0

I have 4 rotary encoders connected to an MCP23017 which in turn is connected to interrupt port 0 on the arduino (and to I2C of course). Everything works fine: I get interrupts for all 4 rotary encoders, can read the values for them and even store these values in the EEPROM and load them in setup.

Fritzing schematic of the (initially) working setup

Now, I connect a WS2812 LED to the arduino (with a resistor and a capacitator in front of it). I connect the UNO and the led lights up. I attach the serial console (resetting the UNO) and it stops working (LED does not light up). This could just be simple wiring mistake and is not my real problem.

I remove the LED (and the capacitor) from the board and start everything up again. I can see via the serial console that the UNO works, however it does not receive any interrupts anymore. I exchange the MCP23017 thinking I fried it somehow but that doesn't change anything either...

Is there some sort of state the UNO has I could have affected?

Or could I have fried the interrupt "sub-system" on the UNO (again: all the other stuff still works)?

EDIT: The code is here: https://github.com/qollin/Liting/blob/master/src/Liting.cpp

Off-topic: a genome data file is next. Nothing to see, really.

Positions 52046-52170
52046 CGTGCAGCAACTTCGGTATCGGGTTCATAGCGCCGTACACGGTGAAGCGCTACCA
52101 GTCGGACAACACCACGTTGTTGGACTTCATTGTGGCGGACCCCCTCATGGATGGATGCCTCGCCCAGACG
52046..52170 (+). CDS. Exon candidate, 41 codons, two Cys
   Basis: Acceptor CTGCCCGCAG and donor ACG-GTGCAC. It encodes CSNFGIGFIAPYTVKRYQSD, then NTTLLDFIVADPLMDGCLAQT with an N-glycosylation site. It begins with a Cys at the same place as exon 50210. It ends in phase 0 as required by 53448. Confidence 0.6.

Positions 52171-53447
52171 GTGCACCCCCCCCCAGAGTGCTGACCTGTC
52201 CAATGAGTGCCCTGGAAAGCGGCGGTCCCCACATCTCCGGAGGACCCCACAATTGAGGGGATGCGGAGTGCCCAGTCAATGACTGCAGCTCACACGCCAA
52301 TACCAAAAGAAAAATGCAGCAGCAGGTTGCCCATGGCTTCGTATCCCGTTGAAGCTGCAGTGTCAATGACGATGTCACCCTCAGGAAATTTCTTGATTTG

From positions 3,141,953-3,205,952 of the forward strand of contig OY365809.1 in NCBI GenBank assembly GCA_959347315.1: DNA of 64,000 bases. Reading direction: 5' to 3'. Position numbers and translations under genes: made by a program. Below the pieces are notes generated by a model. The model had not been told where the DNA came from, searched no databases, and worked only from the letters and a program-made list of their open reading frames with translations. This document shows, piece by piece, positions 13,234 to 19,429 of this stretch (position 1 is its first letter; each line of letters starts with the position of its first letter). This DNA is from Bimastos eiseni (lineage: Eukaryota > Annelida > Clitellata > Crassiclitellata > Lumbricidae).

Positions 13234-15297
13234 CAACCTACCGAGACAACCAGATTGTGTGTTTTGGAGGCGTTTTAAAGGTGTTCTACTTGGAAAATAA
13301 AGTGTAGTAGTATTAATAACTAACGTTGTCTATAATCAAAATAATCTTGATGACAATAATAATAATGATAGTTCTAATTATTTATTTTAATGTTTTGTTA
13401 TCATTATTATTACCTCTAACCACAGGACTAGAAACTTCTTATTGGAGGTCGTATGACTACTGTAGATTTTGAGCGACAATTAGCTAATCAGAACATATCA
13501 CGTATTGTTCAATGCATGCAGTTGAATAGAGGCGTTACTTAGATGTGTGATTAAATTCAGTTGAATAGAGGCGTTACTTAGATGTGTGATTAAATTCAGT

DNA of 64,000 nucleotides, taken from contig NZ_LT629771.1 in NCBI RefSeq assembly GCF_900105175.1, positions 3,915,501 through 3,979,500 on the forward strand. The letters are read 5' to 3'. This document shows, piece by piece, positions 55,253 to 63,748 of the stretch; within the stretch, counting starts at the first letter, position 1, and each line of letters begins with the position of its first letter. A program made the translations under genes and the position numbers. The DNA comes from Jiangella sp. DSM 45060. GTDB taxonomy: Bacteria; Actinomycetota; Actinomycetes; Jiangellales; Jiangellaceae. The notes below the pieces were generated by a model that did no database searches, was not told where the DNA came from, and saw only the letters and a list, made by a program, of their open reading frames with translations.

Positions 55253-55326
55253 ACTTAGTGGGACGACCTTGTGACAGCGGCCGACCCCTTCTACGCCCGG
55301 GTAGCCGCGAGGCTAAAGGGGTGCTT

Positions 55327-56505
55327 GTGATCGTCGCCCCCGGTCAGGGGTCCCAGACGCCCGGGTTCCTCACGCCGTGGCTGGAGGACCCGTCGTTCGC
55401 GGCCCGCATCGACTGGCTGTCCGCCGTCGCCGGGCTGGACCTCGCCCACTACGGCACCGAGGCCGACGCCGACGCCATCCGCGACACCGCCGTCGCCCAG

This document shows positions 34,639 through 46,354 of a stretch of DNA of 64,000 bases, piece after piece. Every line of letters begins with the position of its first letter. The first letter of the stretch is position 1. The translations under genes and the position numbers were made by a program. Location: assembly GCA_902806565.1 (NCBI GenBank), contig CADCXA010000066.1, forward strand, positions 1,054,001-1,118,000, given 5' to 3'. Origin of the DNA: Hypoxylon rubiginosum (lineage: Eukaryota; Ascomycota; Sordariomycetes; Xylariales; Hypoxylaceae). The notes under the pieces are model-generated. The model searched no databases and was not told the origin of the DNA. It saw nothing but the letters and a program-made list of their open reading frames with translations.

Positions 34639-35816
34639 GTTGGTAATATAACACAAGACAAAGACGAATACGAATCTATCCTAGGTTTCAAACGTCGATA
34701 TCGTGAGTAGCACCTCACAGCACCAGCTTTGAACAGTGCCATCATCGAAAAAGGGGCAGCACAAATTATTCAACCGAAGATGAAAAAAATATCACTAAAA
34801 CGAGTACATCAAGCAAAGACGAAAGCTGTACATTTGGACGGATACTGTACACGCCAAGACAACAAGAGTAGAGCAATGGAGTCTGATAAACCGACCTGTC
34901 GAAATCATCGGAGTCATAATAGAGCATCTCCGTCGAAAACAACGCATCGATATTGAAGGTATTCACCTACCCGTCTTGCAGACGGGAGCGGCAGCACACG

• You need to set the CONFIGURATION REGISTER (ADDR 0x05) to control how INTA and INTB react. – Gerben Feb 24 '15 at 20:50
  • I wonder if the LED is a red herring and you just have some iffy code that is being picky about when it works. Could you post your code? – BrettAM Feb 24 '15 at 20:52
  • Just added a link to the main file (it uses quite a lot of libraries, though)... – qollin Feb 24 '15 at 21:09
  • I think I figured out whats wrong: you need to reset the interrupt handling of the MCP in setup() (by reading from both INT pins). Otherwise the MCP may start in a state where it does not generate new interrupts, because it waits for the old ones to be handled... – qollin Feb 25 '15 at 15:57
  • @qollin please post your solution as an answer so others can find it more easily. – sachleen Jul 14 '15 at 16:17
0

I think I figured out whats wrong: you need to reset the interrupt handling of the MCP in setup() (by reading from both INT pins). Otherwise the MCP may start in a state where it does not generate new interrupts, because it waits for the old ones to be handled...

  • I'd just tie nRESET of the MCP' to the nRESET of the Arduino, but your call. – Ignacio Vazquez-Abrams Aug 4 '15 at 1:19

Your Answer

By clicking “Post Your Answer”, you agree to our terms of service, privacy policy and cookie policy

Not the answer you're looking for? Browse other questions tagged or ask your own question.